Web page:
Narration is central to being “labeled.” That’s why Kamei Fumio put lots of narration in his Shanghai (1938), but not in his Fighting Soldiers (1939), which he put his heart into. He didn’t want the Army to get hold of anything he didn't want to have known. If the film was made up only of pictures and sounds, he could escape blame by saying that he hadn’t intended whatever he was being accused of, but you can’t fudge if you use words. The subtitles say only, “Soldiers are fighting.” But when you see it, it’s clear that it expresses war weariness. He bet everything on that. In an era with tight regulations on film, I guess he thought he should try to do something like that. It was as much as he could have done because it was a time when anti-war movies were out of the question. At the time, he bet everything on the subtitles. Narration doesn’t take much time, but subtitles require the audience to view them as part of the film. Their size and timing matter as well.
KAMANAKA: In Hibakusha, there is little narration in the scenes in the U.S. I don’t have to say anything because my subjects talk. As I’m filming Rokkashomura, however, it’s very hard. They don’t talk.
Structural Issues of the Nuclear Power Industry
TSUCHIMOTO: The home of novelist Minakami Tsutomu is where the nuclear plant is located at Wakasa Bay (Fukui Prefecture), and many of his relatives work at the plant. Whenever he goes home he pays close attention to the changes the nuclear power plant has brought to the village and villagers. He doesn’t write much about it, but he’s talked to me about it a lot.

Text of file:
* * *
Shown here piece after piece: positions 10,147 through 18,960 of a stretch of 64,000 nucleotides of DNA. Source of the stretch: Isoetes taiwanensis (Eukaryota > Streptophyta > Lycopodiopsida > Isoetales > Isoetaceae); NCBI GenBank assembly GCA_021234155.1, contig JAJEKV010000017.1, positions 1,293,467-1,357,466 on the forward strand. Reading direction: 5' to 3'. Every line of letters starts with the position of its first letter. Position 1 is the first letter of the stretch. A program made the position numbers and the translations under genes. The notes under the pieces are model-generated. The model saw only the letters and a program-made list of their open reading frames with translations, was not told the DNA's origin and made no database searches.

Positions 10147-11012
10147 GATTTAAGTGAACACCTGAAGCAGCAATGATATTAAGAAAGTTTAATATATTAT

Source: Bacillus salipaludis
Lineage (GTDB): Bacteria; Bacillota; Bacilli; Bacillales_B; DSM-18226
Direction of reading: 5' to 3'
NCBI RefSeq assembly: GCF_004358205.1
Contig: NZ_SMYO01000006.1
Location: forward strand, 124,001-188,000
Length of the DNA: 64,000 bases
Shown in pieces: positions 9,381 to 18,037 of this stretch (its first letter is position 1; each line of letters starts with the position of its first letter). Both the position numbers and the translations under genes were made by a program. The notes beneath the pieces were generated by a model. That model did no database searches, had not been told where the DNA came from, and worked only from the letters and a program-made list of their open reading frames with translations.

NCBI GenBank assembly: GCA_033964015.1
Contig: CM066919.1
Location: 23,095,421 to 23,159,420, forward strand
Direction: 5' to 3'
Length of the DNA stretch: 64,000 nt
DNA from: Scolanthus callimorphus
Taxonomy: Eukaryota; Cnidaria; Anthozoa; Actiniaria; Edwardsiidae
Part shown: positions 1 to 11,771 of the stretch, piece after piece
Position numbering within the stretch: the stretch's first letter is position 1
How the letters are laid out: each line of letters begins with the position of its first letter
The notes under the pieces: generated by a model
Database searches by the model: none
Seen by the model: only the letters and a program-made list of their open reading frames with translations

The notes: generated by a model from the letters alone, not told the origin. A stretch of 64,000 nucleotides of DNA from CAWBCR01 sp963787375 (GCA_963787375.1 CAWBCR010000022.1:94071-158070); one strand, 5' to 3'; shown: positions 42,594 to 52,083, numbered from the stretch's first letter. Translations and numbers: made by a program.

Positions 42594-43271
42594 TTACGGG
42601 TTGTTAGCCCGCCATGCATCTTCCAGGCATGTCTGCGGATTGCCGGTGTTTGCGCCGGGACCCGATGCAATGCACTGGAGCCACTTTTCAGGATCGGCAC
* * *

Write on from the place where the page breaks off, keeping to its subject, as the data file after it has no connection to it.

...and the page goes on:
But he gets angry when I try to make a record of it. I brought my daughter, and when she tried to turn on a tape recorder, he noticed and seemed ready to smack her on the head.
One thing he said that I will never forget is that people who do the construction work should be local people. Because local people will do the work carefully.
KAMANAKA: That’s right.
TSUCHIMOTO: Most construction site workers are subcontractors. Usually sub-subcontractors, so their budgets are tight and they want to finish quickly. They’ll do things like mix sand from the ocean, which is full of salt, into the concrete, so no wonder the building doesn't last.
Whenever it’s reported that inspectors failed to detect a problem in a nuclear plant’s construction, Minakami said, “Of course. Those construction site workers didn't think they would be living there the rest of their lives, so of course they did a sloppy job.”
From the point of view of the builders, taking “safety” precautions would raise costs too much. Rokkashomura is no exception.